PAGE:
The American Council of Women Veterans is a registered 501(c)(3) striving to unify women Veterans across the country in ways that will survive a quickly changing world. Hodge thinks traditional chapters and formal meetings are a dying breed, and there are some gifts to be found in pandemic living. “Veteran Service Organizations are having a hard time keeping their chapters going. I think with the pandemic and Zoom and social media making it easy to connect—it’s forcing people to learn how to do these things and see how easy it is. I think this is the future of Veteran Service Organizations.”  

Her vision is to create a no-hassle VSO where women can connect, support each other and organize into a group powerful enough to be a strong voice for the needs of women Veterans. There is a Facebook group, and a website is being built with a members-only area for meetings and official communications.


Many women struggle to see themselves as Veterans once their service ends, and for many years Hodge was no exception. “It took a lot of being with all these other women who were Veterans, and doing something to help other Veterans.” Helping homeless Veterans, getting a Veterans park cleaned up and re-established—doing that kind of work helped bring Hodge out of the darkness, and it led to her being named 2016 Woman Veteran of the Year by the Tennessee Department of Veteran Services. It was a validation she was not looking for, but meaningful none the less.

Jessica King Hodge - TN Woman Veteran of the Year


Now that time has put distance between Hodge and her time in the Marine Corps, she has slowly learned to see herself as a Veteran. “It’s part of me. It’s something that can’t be taken away from me. And I have very few things in my life that I’ve felt that way about. I’ve had things taken away from me my entire life, and I kind of took it away from myself for a while. But once I really got engaged and got that fire going inside of me, I realized—no one can ever take this away from me.”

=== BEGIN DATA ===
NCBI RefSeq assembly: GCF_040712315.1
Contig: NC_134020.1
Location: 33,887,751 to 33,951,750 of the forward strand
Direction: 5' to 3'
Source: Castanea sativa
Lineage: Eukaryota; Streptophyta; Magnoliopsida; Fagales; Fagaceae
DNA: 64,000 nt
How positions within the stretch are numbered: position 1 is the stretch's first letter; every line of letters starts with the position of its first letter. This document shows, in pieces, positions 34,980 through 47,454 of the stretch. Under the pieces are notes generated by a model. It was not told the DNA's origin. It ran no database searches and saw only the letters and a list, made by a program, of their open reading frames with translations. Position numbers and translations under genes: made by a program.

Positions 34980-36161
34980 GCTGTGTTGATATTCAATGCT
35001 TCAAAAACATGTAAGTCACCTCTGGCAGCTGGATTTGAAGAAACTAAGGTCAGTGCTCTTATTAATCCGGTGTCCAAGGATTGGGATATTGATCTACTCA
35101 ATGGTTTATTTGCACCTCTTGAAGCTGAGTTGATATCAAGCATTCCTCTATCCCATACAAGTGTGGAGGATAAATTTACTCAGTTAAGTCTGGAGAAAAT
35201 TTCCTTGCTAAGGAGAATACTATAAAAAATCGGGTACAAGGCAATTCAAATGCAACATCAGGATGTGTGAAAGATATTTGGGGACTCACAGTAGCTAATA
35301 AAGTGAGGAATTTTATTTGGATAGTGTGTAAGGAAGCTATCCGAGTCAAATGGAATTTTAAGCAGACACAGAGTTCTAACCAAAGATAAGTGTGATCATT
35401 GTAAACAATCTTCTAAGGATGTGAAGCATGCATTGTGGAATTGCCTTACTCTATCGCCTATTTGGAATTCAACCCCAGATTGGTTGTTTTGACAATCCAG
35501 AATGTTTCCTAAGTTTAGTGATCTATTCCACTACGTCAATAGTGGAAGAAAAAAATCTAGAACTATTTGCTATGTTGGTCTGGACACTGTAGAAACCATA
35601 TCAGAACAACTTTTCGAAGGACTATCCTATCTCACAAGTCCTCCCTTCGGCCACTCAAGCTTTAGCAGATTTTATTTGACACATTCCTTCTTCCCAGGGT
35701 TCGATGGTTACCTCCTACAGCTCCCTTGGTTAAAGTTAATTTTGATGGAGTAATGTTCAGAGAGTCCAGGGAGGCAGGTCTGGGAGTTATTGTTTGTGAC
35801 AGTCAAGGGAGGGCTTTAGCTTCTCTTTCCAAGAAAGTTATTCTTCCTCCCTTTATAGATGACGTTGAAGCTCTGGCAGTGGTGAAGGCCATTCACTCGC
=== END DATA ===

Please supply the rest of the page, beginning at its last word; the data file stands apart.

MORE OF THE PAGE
But she also sees her Veteran status through the lens of responsibility. “We are responsible to honor those who came before us. We’re responsible to our Sisters and Brothers who are here with us. If they need help or support, we’re responsible to help each other. And we’re responsible to make sure that that things are right for future Veterans. Moreover, it’s a responsibility to represent our community to the world.”

We are responsible to honor those who came before us. We’re responsible to our Sisters and Brothers who are here with us. If they need help or support, we’re responsible to help each other. And we’re responsible to make sure that that things are right for future Veterans. Moreover, it’s a responsibility to represent our community to the world.

Jessica Hodge

As a Veteran, Hodge doesn’t feel relegated to the shadows like many women who served. But she did for a long time. “Those of us that served between Vietnam and 9/11, we were invisible. After 9/11, that’s when people really started to pay attention. When I first got out I used to wear Marine Corps stuff, and nobody ever said anything to me. After 9/11, somebody would say, was your husband in the Marine Corps? No, I was. Oh, thank you for your service! Nobody had ever done that before. I think the world’s changing, and now is the time for us as women to really step forward and say we’re here, too. We’re not invisible. And not just as Veterans. As women Veterans. Because our experience is different than male Veterans.”


Hodge is clear that her path in life is helping women Veterans. She continues the work of building the American Council of Women Veterans into an organization where women Veterans can feel welcomed, seen, heard—and most importantly—advocated for.

Hodge has a son who served four years in the Army, and a daughter who is an Air Force spouse. She is also married to the man who literally saved her life. They have been together for 15 years now and look forward to many more.


The ACWV is currently looking for motivated, well-qualified women Veterans to fill a few remaining leadership positions. For more information, connect with Sue Priest or Jessica Hodge in the American Council of Women Veterans group on Facebook.